The U.S. Supreme Court on Monday refused to review a long-running Los Angeles County case, handing a victory to environmentalists in a battle over polluted urban runoff that fouls Southern California’s coastal waters.
The justices let stand a federal appeals court ruling that held the Los Angeles County Flood Control District and the county liable for storm water pollution flowing into the Los Angeles and San Gabriel rivers from the region’s sprawling storm drain system.
The high court’s action does not end the case, however, which will now go back to the U.S. District Court in Los Angeles for further proceedings.
Despite the lack of finality, environmental attorney Steve Fleischli called the Supreme Court action “hugely significant.”
“The county can no longer deny these violations.... That conversation should now end and we can move toward actually solving this problem,” said Fleischli, water program director for the Natural Resources Defense Council.
Urban runoff is the leading cause of water pollution in Southern California. Water from winter storms and sprinkler runoff picks up a stew of contaminants as it washes over streets, yards and industrial sites into storm drains.
Bacteria from pet waste, copper from auto brake pads and pesticides all spike the runoff, which eventually flows into the ocean.
The NRDC and the environmental group Los Angeles Waterkeeper sued the county in 2008, arguing that it was violating water-quality standards in its storm water permit.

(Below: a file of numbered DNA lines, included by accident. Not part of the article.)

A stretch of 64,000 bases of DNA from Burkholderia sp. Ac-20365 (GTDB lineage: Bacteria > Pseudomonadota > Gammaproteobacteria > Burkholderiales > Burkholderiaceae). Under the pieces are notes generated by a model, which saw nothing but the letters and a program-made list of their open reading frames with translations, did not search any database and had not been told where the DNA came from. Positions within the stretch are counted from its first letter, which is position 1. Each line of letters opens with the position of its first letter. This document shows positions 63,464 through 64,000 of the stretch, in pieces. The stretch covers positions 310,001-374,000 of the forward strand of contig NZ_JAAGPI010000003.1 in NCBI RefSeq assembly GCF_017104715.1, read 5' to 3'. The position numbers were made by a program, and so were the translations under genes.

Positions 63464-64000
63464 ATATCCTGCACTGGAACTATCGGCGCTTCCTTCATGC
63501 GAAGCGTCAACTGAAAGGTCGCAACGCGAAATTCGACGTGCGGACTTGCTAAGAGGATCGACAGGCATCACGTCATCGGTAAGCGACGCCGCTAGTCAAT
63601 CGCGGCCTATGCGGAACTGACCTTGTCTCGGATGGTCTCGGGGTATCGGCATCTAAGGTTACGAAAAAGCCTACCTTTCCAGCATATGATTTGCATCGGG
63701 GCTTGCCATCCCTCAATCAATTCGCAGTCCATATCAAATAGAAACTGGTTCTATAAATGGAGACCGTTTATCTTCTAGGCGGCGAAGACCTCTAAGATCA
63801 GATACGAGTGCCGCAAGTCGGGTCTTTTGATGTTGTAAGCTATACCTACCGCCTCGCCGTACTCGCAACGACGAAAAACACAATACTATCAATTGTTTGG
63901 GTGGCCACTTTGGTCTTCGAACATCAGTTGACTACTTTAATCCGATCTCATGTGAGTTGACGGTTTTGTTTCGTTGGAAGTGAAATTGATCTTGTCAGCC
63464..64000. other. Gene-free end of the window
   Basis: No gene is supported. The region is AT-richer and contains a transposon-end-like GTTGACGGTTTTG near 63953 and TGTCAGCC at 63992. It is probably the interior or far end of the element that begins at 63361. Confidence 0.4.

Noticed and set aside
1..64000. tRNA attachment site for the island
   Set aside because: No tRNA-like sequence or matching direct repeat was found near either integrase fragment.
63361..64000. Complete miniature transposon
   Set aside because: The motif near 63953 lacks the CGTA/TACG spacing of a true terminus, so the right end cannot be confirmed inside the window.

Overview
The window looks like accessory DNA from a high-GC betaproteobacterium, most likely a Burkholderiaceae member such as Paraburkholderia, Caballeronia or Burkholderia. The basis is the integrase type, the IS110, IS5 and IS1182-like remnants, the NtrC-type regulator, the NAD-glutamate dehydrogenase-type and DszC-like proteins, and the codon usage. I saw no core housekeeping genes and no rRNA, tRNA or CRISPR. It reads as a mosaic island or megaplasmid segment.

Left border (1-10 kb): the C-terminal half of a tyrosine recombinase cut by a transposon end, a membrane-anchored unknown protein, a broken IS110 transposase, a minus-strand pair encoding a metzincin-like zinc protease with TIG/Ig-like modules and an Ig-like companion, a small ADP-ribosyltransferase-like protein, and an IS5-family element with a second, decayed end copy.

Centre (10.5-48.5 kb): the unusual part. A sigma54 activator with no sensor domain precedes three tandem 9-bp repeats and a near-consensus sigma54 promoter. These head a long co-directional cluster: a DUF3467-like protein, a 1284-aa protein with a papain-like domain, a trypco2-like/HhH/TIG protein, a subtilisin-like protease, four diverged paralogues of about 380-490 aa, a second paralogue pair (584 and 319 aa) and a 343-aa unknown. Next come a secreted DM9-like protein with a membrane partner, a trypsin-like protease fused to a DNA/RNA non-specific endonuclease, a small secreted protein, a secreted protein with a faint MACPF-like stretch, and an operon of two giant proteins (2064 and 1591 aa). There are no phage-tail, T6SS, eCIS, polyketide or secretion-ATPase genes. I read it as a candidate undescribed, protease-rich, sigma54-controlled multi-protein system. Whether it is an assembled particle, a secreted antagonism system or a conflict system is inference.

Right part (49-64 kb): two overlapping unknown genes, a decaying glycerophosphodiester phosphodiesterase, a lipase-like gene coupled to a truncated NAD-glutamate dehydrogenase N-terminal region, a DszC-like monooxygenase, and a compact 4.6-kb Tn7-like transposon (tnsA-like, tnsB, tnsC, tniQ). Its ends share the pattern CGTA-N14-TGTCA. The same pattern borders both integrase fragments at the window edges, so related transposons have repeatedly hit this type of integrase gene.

The county countered that it was not the source of pollution, which originates from thousands of sources all over the Los Angeles Basin.
The lawsuit has had a convoluted journey through the court system, including a previous decision by the Supreme Court that reversed a ruling against the county by the U.S. 9th Circuit Court of Appeals.
The 9th Circuit took the case up a second time, using a different legal theory to once again rule against the county. It was that opinion that the high court let stand Monday.
The U.S. District Court must now decide a remedy in the case, including which entities are legally responsible for the tainted runoff.
“There has been no finding” that the county and flood control district “are responsible for the contamination,” said Howard Gest, outside counsel for the county. He also pointed out that the lawsuit involves a 2001 storm water permit that was updated two years ago with a number of new conditions.
The 2012 permit, which applies to most cities in the county as well as the flood control district, set limits on 33 contaminants, including coliform bacteria, hydrocarbons and lead.
“We’re already working on that,” said Gary Hildebrand, assistant deputy director in the L.A. County Department of Public Works.
For instance, he said cities are adopting low-impact development rules that require large new projects to retain runoff on-site and let it seep into ground.
The county and cities are considering construction of regional infiltration basins to collect runoff to recharge aquifers. They also will encourage the use of green infrastructure, such as using permeable paving in parking lots at schools and other public facilities.